Fig. 3
figure3

SPINK4 was highly expressed in normal colorectal, small intestinal and stomach tissues as well as in GI system cell lines, as evidenced by analysis of the IST Online database. a shows SPINK4 expression at tissue levels of different organs; b shows SPINK4 expression in different cell lines. GI system, gastrointestinal system

Fig. 4
figure4

SPINK4 expression was higher in pancreatic adenocarcinoma (PAAD) and gastric adenocarcinoma (STAD) tissues than in the corresponding normal tissues, as evidenced by analysis of the GEPIA database. BLCA, Bladder Urothelial Carcinoma; BRCA, Breast invasive carcinoma; CESC, Cervical squamous cell carcinoma and endocervical adenocarcinoma; CHOL, Cholangio carcinoma; COAD, Colon adenocarcinoma; ESCA, Esophageal carcinoma; HNSC, Head and Neck squamous cell carcinoma; KICH, Kidney Chromophobe; KIRC, Kidney renal clear cell carcinoma; KIRP, Kidney renal papillary cell carcinoma; LIHC, Liver hepatocellular carcinoma; LUAD, Lung adenocarcinoma; LUSC, Lung squamous cell carcinoma; PAAD, Pancreatic adenocarcinoma; PCPG, Pheochromocytoma and Paraganglioma; PRAD, Prostate adenocarcinoma; READ, Rectum adenocarcinoma; SARC, Sarcoma; SKCM, Skin Cutaneous Melanoma; STAD, gastric adenocarcinoma; THCA, Thyroid carcinoma; THYM, Thymoma; UCEC, Uterine Corpus Endometrial Carcinoma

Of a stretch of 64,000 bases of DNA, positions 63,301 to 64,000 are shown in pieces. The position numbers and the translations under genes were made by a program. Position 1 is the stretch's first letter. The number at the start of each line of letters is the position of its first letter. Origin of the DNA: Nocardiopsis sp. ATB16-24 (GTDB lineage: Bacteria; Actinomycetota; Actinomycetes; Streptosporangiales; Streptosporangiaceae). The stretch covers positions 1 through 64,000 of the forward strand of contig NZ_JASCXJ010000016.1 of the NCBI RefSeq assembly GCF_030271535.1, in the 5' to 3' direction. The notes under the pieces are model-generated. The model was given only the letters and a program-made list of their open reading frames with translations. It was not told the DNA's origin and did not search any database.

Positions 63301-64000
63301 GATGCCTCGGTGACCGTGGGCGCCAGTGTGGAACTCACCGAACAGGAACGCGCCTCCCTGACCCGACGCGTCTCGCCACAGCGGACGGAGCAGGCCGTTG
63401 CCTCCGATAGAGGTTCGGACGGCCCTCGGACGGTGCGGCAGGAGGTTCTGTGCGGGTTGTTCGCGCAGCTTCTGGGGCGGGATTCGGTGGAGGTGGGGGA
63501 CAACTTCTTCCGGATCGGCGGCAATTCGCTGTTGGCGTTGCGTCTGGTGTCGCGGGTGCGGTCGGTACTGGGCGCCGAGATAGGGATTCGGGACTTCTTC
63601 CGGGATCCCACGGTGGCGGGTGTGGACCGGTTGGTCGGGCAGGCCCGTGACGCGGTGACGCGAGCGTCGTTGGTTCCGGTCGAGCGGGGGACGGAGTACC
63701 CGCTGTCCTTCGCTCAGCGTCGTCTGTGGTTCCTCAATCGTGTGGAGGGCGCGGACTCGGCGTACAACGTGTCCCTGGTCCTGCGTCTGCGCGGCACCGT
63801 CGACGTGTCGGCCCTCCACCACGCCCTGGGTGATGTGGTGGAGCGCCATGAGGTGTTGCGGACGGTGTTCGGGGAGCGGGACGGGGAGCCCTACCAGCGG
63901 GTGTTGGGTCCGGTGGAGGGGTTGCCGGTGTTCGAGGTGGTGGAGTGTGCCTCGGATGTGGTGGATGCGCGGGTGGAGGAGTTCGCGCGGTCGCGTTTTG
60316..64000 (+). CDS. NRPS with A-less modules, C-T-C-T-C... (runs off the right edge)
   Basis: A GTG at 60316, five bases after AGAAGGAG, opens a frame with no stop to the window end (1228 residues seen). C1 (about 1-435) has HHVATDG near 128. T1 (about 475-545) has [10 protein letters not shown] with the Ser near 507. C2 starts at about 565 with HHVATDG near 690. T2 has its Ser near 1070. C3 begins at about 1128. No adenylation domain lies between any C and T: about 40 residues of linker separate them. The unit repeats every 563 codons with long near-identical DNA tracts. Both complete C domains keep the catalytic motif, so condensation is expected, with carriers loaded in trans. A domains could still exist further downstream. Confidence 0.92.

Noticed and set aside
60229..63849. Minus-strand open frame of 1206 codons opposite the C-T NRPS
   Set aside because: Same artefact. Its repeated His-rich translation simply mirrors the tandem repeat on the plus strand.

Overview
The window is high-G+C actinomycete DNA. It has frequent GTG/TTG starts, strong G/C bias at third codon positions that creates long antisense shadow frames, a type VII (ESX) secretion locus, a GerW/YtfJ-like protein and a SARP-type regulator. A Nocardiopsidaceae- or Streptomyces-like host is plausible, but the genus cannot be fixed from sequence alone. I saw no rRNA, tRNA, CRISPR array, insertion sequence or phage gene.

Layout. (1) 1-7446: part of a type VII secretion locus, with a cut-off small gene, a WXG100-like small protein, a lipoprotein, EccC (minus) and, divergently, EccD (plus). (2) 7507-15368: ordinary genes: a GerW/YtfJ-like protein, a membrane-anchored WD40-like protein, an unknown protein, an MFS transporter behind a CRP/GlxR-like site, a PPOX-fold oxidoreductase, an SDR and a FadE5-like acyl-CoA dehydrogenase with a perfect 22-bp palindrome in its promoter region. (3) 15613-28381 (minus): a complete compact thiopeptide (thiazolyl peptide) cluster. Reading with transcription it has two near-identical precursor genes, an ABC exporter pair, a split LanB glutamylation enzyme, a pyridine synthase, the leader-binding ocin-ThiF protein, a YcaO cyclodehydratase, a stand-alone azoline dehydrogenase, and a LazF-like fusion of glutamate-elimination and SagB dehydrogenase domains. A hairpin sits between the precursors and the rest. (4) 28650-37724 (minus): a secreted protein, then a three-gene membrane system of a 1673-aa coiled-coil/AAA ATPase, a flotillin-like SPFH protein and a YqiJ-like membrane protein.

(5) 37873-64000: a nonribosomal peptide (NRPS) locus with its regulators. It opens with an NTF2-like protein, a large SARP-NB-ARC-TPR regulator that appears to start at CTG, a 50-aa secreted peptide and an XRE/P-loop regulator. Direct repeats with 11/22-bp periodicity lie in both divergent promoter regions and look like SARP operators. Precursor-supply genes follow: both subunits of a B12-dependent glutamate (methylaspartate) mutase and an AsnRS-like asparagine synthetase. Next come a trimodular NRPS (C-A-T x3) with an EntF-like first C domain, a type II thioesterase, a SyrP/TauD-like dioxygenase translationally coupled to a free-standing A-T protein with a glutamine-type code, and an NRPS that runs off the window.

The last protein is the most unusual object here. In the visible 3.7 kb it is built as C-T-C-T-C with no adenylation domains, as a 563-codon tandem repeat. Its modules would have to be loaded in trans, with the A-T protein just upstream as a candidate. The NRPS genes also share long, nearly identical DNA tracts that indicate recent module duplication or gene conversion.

The protein expression of SPINK4 was downregulated in CRC tissues

To further address the change in SPINK4 protein expression in CRC tissues, data mining in the Human Protein Atlas was first performed. In all 3 normal colon tissues, SPINK4 expression was strongly positive, as determined by IHC staining, and was mainly located in the cytoplasm and membrane (Fig. 2f). However, among the 12 CRC tissues examined, 7 were negative for SPINK4 staining (negative SPINK4 staining rate: CRC tissues vs normal colon tissues: 58.3% vs 0%, Fig. 2g). Then, IHC staining was used to assess the levels of the SPINK4 protein in 81 colorectal cancer tissues compared with adjacent normal tissues. Positive expression of the SPINK4 protein was found in 98.8% (80/81) of the normal colorectal tissues and 30.9% (25/81) of the CRC tissues (P < 0.001). Moreover, the SPINK4 protein was expressed at significantly lower levels in CRC tissues (total score: 0.3 ± 0.5) than in normal tissues (total score: 2.7 ± 0.6; P = 0.016, Fig. 2c). SPINK4 was mainly located in the cytoplasm and membrane of normal mucosal epithelial cells and primary cancer cells. Images illustrating different SPINK4 expression levels in CRC tissues and paired adjacent normal tissues are shown in Fig. 5.